This semester, students taught by Debbie Callison at the Yukon Middle School 6th Grade Academy have been writing and sharing their poetry online using free, interactive websites hosted by Kidblog.org. All the posts written by students, as well as comments submitted by others to each website, are MODERATED by Mrs. Callison. Students have not only been working on the quality and content of their own poetry, but also discussing "What makes a good comment?" Students are identifying specific elements of poems to highlight and providing constructive feedback to each other. Online, student publishing and interactive commenting moderated by a classroom teacher is one specific element of the new "Common Core" standards for Oklahoma students which Yukon Public Schools is currently working to implement at the direction of the Oklahoma State Department of Education. One of the best things about students sharing their writing online using an open site like KidBlog is the opportunity it provides for parents to provide feedback, as well as teachers and students. Here is a specific example from Mrs. Callison's 2nd hour, sixth grade English class this week. This is a post written by Cooper last week, titled, "What is a Champion?"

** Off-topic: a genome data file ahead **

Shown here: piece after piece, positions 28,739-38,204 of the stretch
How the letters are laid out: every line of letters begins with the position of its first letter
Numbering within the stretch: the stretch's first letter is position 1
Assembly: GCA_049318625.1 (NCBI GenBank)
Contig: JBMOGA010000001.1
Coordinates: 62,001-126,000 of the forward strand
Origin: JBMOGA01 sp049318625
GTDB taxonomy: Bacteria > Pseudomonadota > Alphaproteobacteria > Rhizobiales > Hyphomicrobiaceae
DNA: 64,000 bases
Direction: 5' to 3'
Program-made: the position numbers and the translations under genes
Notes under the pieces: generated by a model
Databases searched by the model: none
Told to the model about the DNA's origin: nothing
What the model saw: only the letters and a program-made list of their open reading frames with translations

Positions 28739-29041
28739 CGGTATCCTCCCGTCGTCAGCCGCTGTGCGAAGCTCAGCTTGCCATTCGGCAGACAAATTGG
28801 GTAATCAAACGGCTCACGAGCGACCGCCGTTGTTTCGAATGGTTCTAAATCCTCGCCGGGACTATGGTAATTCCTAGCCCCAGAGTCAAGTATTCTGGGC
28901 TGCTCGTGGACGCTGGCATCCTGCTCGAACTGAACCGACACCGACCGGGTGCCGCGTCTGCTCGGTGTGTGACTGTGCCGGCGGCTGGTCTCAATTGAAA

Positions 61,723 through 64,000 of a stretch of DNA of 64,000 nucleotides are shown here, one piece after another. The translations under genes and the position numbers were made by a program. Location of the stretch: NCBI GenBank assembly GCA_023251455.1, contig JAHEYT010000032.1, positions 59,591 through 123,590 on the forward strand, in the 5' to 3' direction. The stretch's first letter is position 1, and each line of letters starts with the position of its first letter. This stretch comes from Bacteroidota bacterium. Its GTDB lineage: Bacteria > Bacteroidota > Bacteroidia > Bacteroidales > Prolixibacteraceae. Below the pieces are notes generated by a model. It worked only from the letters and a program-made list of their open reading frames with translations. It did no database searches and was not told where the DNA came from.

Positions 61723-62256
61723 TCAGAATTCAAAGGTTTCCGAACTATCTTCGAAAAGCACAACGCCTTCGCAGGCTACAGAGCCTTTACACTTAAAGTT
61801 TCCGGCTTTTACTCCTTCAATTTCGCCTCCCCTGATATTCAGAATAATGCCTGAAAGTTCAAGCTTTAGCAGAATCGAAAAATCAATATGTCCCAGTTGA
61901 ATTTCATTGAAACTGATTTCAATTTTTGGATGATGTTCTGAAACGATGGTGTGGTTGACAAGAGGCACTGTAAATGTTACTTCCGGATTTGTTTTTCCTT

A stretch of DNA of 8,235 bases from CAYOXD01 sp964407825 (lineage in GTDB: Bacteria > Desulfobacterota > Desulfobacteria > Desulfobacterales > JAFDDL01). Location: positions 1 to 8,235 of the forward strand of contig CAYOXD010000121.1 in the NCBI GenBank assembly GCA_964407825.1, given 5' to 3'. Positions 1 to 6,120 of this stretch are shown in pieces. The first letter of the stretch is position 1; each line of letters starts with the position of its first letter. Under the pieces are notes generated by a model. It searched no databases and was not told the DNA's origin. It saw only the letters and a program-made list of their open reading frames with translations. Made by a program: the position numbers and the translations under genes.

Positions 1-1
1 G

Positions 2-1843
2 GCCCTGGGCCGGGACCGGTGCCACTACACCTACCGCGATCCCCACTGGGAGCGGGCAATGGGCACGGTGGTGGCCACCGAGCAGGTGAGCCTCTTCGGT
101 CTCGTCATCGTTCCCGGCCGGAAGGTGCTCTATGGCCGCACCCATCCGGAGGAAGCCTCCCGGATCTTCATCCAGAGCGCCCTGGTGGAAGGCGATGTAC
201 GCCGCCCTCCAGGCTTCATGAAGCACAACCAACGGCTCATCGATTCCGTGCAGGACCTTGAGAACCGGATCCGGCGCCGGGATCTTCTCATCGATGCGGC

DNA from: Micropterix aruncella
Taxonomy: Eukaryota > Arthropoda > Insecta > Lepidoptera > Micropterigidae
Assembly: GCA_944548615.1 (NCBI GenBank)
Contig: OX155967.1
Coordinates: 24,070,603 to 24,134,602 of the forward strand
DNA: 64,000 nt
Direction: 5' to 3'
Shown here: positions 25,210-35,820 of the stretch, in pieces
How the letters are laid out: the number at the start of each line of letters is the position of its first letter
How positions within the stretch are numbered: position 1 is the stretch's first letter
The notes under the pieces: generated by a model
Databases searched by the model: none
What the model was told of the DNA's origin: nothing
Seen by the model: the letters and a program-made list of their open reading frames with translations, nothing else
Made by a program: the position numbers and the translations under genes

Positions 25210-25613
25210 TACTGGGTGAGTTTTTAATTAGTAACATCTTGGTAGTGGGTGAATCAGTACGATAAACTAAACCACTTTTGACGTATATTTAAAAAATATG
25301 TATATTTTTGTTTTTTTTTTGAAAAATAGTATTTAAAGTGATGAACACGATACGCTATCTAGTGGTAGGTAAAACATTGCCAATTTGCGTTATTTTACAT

Later in the day after Cooper wrote that post, Mrs. Callison shared some positive feedback as a comment on that post to accompany comments already moderated/approved. In addition, yesterday (January 31st) Cooper's Dad logged on to the class website. He also wrote a comment, providing feedback and encouragement to his son.
It takes practice to get better at anything, and Yukon middle school students are improving their writing skills with digitally-saavy learning opportunities provided by Mrs. Callison. Kudos to Cooper for sharing his poem, and kudos to his classmates, Mrs. Callison, and Cooper's dad for providing constructive feedback! We're living in times of change, and it's great to see this example of how Yukon Public School teachers are providing ways to extend learning experiences digitally beyond the "four walls of the classroom" and involve parents as partners in developing literacy skills.